Machine learning is nothing new, in fact it’s nearly as old as the pursuit of artificial intelligence itself, but despite this it’s never really become what you’d call a mainstream application. It’s a well-worn story for many technological innovations that have existed as working concepts long before they became a part of modern life. The most advanced ideas are often ahead of their time and it has taken decades for computer power and networking infrastructure to reach a point where machine learning’s potential could be unlocked. The other enabling factor is of course the flood of data that’s now being generated from all fronts as we move towards the Internet of Things. Everyday more and more daily transactions are becoming digital and therefore these powerful machine learning algorithms have data to chew on, providing us with insights that were simply impossible to get before using more conventional techniques.
Unfortunately these powerful advantages have been reserved for those with the financial and technical resources the technology needs. Apart from this the actual implementation of machine learning, especially the custom creation of effective algorithms, can be a messy progress without a clear path from point A to point B. This is why machine learning applications that are of commercial value have largely been limited to organizations with large and flexible R&D budgets such as Google and Microsoft.
Microsoft Azure ML (machine learning) is set to change this in a big way. For years the trend towards software as a service (SaaS) and greater reliance on outsourced, cloud-based data centres have laid the groundwork necessary to Azure’s approach to ML. The way Microsoft has designed Azure ML is essentially “machine learning as a service”. There are pre-existing algorithms and supercomputing power just a few clicks away while you can still use custom R code should you need to. In general however, the service is designed to minimize or completely eliminate coding for the vast majority of user’s. Doing for the obscure world of predictive analytics what the GUI did for DOS.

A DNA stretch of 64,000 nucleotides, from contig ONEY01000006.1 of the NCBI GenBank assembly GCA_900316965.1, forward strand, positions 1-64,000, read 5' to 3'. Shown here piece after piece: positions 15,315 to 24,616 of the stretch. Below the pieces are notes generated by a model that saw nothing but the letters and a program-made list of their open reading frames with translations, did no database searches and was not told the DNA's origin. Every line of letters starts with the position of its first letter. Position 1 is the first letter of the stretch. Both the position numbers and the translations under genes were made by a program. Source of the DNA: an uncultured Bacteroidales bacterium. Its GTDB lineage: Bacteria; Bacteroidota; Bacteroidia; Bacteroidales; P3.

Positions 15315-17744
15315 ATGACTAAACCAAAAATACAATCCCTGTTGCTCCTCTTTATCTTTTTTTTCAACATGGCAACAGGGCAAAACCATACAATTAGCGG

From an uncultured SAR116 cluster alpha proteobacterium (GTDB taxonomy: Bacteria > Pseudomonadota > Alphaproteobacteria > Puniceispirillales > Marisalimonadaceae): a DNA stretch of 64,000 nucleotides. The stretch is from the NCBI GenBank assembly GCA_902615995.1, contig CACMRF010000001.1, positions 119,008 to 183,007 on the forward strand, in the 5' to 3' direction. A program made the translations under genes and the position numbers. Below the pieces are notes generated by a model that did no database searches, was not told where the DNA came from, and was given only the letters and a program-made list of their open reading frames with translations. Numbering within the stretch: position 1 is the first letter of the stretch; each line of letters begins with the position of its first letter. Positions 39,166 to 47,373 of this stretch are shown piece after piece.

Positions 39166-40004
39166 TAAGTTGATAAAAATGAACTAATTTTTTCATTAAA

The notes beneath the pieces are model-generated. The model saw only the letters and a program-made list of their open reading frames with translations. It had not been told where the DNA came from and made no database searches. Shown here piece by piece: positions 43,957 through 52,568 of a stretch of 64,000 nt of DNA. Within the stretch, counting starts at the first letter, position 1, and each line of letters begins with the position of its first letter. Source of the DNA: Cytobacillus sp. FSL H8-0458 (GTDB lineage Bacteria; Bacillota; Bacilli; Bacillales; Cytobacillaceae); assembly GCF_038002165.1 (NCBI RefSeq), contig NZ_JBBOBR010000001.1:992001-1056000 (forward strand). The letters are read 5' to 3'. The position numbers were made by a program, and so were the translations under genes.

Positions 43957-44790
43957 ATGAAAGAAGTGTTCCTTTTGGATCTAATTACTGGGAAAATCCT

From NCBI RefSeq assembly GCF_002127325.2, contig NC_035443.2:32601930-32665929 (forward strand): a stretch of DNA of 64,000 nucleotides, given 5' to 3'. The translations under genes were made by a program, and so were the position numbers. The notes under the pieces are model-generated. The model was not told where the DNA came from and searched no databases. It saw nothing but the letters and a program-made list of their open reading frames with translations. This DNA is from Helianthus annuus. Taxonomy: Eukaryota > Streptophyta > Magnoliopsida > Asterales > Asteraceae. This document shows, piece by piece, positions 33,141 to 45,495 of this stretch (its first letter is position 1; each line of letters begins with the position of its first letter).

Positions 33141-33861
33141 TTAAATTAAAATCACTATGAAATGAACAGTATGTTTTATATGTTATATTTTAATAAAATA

From a business perspective the cost/benefit argument for or against ML has been turned on its head. Where each individual enterprise was left to essentially re-invent the wheel, services such as Azure ML allow for rapid deployment without any need to procure capital, train staff or purchase software licenses. In other words the service is “fully managed” according to Microsoft, which also implies that various forms of support are also included as part of the value proposition. The most valuable part of the whole offering might very well be the immense speed with which solutions can be put into practice. Successful models in the virtual experiments area of Azure ML can be automatically turned into a working web service within seconds.
There can be little doubt that Azure ML is likely a sign of things to come. Expect competitors to enter the market sooner rather than later. The time is ripe to start asking questions about how you would implement machine learning and predictive analytics in your own enterprise or business, given the chance. You can be rest assured that your competitors are probably doing the same.